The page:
Addiction and the War on Drugs

Patricia Leret

English 5

Clifton Ross

In the last century the evasive solution to America’s drug problem has become a controversial political issue that has divided the American populace [1]. One side argues drugs should be considered a serious crime defined by tough enforcement of drug laws punishable   by severe sentences while others support their legalization and advocate personal responsibility for an individual’s decisions about what to consume. However both usually focus on the side effects of the drugs themselves as opposed to considering the larger problem of addiction. It is because of the destructive behavior associated with addiction that drugs are not recommendable not due to the physical or psychological implications induced by the substance itself. Unfortunately, the criminalization and subsequent persecution of drug users has ultimately failed to produce the desired results. Therefore, drugs should be legalized and subject to regulation by the government to ensure the safety and well-being of users.
To begin discussing this subject the word drug must first be defined and explained within its historical context. A drug is a substance which modifies normal bodily functions and brain activity[2]. This general term refers to medicine, alcohol, tobacco as well as illegal drugs as defined by the Drug Enforcement Administration. For the purpose of this paper the arguments will be centered around the latter. Drugs have been used by human beings for millennia. Native Americans discovered the hallucinogenic properties of drug-bearing plants and even recorded them in hieroglyphics. Among the plants were precursors to modern cocaine and quinine[3].   Other substances such as marijuana have also been used for centuries by various cultures. However, withstanding the test of time does not excuse inhibiting substances from criticism.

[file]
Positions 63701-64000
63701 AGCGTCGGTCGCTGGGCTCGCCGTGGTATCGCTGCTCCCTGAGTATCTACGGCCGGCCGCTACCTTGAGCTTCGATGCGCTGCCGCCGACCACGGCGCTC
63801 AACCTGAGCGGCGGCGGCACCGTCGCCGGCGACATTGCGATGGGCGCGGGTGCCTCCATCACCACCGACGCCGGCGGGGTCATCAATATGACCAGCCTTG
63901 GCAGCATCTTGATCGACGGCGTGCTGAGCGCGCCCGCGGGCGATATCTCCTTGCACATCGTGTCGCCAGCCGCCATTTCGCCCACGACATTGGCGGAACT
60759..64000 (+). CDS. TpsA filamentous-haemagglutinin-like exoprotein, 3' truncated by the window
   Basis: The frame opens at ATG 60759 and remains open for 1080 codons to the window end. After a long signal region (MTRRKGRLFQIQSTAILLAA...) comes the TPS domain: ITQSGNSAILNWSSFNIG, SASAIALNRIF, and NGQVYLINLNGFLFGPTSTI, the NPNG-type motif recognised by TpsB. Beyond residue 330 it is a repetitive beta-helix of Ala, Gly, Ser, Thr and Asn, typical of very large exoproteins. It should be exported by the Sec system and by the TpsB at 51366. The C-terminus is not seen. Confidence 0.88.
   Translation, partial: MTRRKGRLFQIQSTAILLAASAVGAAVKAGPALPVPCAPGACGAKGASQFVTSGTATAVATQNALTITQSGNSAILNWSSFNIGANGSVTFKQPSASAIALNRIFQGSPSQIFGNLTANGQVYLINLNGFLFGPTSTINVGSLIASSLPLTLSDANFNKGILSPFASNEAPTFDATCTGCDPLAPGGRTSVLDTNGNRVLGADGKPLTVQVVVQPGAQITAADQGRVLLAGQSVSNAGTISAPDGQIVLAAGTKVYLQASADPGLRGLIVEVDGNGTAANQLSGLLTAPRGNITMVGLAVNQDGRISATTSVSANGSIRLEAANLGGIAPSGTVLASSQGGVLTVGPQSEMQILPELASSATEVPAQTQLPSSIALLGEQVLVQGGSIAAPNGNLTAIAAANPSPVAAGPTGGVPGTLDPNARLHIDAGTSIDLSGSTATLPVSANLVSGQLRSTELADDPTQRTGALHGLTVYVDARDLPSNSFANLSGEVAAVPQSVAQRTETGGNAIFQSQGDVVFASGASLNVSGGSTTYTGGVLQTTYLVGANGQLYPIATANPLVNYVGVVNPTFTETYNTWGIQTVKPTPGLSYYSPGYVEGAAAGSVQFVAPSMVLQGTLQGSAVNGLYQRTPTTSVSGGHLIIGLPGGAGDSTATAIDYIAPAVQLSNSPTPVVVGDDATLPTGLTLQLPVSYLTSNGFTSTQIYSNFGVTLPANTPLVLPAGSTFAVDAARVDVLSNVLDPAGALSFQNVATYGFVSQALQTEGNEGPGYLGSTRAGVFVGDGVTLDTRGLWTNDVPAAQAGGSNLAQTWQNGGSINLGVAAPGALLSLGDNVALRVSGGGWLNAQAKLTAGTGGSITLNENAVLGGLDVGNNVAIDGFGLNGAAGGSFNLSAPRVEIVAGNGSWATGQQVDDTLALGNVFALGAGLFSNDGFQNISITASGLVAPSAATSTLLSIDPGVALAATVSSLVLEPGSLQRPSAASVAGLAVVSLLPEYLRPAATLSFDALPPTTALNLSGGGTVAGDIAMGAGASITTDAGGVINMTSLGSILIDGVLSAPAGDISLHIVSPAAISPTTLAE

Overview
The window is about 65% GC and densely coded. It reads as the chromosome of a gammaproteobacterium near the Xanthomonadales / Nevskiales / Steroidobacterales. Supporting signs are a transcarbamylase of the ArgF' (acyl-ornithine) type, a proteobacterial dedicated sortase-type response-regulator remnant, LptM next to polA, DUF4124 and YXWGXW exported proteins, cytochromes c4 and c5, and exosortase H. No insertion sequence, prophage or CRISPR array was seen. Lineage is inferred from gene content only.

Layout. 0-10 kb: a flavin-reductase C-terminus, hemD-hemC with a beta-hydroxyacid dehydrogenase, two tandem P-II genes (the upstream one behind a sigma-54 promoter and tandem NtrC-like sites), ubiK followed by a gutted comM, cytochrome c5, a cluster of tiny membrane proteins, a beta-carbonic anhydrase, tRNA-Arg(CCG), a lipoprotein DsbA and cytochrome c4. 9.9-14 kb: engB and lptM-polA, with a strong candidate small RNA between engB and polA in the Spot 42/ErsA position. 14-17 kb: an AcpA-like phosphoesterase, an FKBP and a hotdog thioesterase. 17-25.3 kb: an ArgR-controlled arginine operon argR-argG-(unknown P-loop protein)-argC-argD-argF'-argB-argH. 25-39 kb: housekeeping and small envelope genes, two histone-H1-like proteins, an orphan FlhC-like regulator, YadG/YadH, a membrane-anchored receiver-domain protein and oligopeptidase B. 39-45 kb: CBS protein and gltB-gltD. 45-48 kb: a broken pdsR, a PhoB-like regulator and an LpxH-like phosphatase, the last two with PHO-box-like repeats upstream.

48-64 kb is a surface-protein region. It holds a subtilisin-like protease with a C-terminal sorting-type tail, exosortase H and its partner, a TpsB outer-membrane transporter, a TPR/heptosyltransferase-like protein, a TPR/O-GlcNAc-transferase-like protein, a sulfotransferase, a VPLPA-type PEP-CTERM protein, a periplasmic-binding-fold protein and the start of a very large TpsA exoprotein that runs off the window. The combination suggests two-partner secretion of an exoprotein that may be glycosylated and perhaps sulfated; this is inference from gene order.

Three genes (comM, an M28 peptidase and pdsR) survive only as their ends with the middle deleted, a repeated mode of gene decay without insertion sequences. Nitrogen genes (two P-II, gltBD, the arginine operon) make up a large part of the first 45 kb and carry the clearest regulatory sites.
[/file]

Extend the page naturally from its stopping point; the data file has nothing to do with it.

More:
While dangerous side effects of drug consumption are often cited when criticizing their use, the larger and more...